The biggest Reform Party operative to stand up to Pat is Minnesota Gov. Jesse "The Body" Ventura, who's trying to recruit Donald Trump for a presidential run to block Buchanan's nomination. Trump seems intrigued by the idea, mostly because he thinks it'll give him a new line to pick up chicks.
With that kind of action on the fringes, it's no wonder people think Al Gore and Bill Bradley are boring. Of course they're boring -- they're men who have dedicated most of their adult lives to studying public policy. How can that compare to training for your political career alongside Hulk Hogan? Go figure -- Gore has been an active participant in an administration that has seen the most prosperous boom in modern history, and now he's likely to be shown the door because his boss snuck a couple blowjobs from a hot-n-horny intern.
The wreckage lining our political landscape is the inevitable collision of the strongest forces in our society -- a high-speed pile-up of politics, celebrity, ego and money.
It's become such a sideshow that the LF Caliente sportsbook in Puerto Peñasco is taking action on the outcome. You can lay down your money on anyone from George W., who's running about even money, to Hulk Hogan, who's sitting at 999-1. McCain, at 18-1, is looking pretty good as an underdog bet.
HOW MANY TIMES have you watched these guys spit out their soundbites and known you could do a better job than these clowns? Well, here's your chance -- because in Arizona, getting on the GOP presidential primary ballot is a snap!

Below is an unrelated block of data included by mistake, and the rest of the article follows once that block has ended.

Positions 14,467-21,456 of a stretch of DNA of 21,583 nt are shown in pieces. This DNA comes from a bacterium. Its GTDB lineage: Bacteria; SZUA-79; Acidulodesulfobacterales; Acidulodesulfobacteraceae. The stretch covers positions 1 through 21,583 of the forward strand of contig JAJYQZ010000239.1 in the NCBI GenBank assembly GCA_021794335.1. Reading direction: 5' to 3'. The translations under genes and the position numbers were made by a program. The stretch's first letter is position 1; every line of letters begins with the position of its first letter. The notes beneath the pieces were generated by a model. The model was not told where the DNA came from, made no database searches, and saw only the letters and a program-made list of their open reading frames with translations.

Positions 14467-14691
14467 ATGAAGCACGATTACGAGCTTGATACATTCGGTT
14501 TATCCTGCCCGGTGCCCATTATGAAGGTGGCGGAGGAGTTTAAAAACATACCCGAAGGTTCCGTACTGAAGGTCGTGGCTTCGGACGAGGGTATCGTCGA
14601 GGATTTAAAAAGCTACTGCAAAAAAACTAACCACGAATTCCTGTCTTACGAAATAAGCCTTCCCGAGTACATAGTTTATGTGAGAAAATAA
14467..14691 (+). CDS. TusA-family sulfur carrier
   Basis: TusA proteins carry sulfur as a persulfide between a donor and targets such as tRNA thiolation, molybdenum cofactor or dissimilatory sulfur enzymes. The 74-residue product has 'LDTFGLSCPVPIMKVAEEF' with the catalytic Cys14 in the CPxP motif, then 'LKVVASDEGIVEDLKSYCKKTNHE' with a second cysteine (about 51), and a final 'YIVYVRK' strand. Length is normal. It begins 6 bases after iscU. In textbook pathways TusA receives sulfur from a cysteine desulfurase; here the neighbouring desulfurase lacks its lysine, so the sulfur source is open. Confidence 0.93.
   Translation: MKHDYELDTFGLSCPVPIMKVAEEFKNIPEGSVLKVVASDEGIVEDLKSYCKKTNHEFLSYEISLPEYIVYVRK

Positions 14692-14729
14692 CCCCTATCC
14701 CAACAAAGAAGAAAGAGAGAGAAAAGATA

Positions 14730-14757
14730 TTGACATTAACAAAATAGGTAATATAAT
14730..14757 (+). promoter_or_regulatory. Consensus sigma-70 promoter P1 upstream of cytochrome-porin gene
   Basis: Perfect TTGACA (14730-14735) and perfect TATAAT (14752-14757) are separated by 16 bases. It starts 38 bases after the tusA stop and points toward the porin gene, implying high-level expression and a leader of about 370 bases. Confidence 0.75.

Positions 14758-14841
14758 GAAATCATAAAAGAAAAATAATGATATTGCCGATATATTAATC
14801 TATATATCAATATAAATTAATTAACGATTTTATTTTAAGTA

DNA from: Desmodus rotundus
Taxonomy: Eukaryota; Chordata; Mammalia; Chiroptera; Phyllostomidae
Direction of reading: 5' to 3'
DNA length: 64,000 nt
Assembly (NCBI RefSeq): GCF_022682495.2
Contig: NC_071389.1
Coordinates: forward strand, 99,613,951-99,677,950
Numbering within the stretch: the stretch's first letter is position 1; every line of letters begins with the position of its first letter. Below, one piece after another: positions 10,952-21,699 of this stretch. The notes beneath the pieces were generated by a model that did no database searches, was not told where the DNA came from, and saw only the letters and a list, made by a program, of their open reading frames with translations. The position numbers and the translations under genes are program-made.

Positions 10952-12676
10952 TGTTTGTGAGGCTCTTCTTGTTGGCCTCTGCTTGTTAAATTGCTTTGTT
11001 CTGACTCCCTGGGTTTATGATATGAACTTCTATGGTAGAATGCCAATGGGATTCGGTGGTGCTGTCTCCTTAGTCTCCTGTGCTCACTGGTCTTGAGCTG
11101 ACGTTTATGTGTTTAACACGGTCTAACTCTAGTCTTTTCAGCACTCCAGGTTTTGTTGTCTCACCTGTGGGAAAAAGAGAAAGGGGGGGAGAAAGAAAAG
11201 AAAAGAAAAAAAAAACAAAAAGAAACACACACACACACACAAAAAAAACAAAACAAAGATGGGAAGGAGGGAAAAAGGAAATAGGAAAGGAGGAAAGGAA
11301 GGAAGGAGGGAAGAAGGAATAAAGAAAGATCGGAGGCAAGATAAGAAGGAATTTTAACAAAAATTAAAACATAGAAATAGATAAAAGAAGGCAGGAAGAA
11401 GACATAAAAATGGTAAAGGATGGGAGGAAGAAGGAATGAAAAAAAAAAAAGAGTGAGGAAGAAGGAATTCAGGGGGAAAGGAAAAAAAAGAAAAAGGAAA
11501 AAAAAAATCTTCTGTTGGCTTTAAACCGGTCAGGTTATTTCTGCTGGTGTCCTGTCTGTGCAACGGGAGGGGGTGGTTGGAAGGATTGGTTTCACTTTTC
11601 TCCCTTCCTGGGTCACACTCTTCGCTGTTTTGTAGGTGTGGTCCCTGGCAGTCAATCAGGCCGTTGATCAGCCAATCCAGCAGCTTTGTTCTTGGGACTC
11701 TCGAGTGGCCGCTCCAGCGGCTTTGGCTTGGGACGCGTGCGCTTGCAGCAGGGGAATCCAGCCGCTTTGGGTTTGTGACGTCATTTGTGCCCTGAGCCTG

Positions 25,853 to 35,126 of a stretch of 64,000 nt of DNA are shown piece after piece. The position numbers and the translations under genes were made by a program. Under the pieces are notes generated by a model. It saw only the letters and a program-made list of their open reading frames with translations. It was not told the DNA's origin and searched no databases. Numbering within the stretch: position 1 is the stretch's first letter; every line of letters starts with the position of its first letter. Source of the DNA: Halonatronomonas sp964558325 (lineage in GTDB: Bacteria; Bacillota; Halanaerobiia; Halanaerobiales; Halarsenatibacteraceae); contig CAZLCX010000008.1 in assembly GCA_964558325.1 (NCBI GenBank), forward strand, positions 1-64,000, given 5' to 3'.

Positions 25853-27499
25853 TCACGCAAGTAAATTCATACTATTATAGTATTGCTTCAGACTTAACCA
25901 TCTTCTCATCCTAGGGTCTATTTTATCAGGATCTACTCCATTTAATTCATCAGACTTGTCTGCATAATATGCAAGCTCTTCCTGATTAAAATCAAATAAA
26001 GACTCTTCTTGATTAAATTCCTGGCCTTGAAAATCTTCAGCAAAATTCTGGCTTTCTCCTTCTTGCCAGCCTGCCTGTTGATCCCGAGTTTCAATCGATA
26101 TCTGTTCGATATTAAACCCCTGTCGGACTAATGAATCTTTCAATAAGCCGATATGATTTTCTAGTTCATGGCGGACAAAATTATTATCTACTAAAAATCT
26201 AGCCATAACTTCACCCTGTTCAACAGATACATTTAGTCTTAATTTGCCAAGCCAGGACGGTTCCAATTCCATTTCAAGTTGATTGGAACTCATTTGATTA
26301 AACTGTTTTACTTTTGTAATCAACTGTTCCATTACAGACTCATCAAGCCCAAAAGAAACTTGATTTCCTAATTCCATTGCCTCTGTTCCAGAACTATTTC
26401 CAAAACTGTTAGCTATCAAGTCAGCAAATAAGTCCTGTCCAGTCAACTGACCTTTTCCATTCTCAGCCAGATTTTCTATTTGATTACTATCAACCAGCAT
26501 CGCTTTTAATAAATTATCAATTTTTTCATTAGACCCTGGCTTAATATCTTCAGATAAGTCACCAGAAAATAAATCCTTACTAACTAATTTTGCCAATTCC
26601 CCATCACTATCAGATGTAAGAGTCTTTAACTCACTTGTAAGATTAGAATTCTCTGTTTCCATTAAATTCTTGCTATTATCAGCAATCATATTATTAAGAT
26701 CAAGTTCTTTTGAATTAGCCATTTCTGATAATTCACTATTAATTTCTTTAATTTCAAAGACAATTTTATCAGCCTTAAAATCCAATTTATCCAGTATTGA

How do you take advantage of this chance to tell your grandkids you sought the White House in the year 2000?
The Republican Party will have its presidential primary on February 22. This is a GOP-only affair; the Republican-controlled state Legislature, in its rush to become a kingmaker state, scheduled the primary so early that National Democratic Committee rules forbid the Democratic Party from participating. So, while the GOP gets a taxpayer-supported primary, the Democrats will have to pay for their own canvass, which will be held on March 11.
(In all likelihood, Democratic turnout will be low and nobody will notice who wins the state. The Dems recently announced they'll be voting on the Internet, in an effort to boost turnout, and relevance. Keep dreaming, guys.)
The Legislature, when laying out the rules for their GOP beauty pageant, made it very simple to get on the ballot. In states like New Hampshire (which regularly has hundreds of candidates on the presidential primary ballot), you have to collect signatures on a nominating form or at least pay a filing fee. But it's a lot simpler here in Arizona: you need only fill out a simple form, which we've reprinted here for your convenience. We're not sure they'll accept a copy on newsprint, so just to be on the safe side, we recommend you photocopy the form -- front and back pages -- before you fill it out, get it notorized and mail it to the Secretary of State's Office at 1700 W. Washington St., Seventh Floor, Phoenix, 85700. Get it in by 5 p.m. on January 13, 2000.
There are just a few simple requirements, established by the Founding Fathers: you must (1) be at least 35 years old, (2) have lived in the United States at least 14 years, and (3) be a natural-born citizen.
And, to land your name on the GOP primary, you have to be a Republican. If you're not, it's easy to change your registration. Just call the county recorder's office at 623-2649 for a list of convenient registration locations.
If you've got more questions about your eligibility, contact the Secretary of State's office toll-free at 1-877-843-8683.
Well, what are you waiting for? Get to work assembling that platform -- and best of luck to your campaign!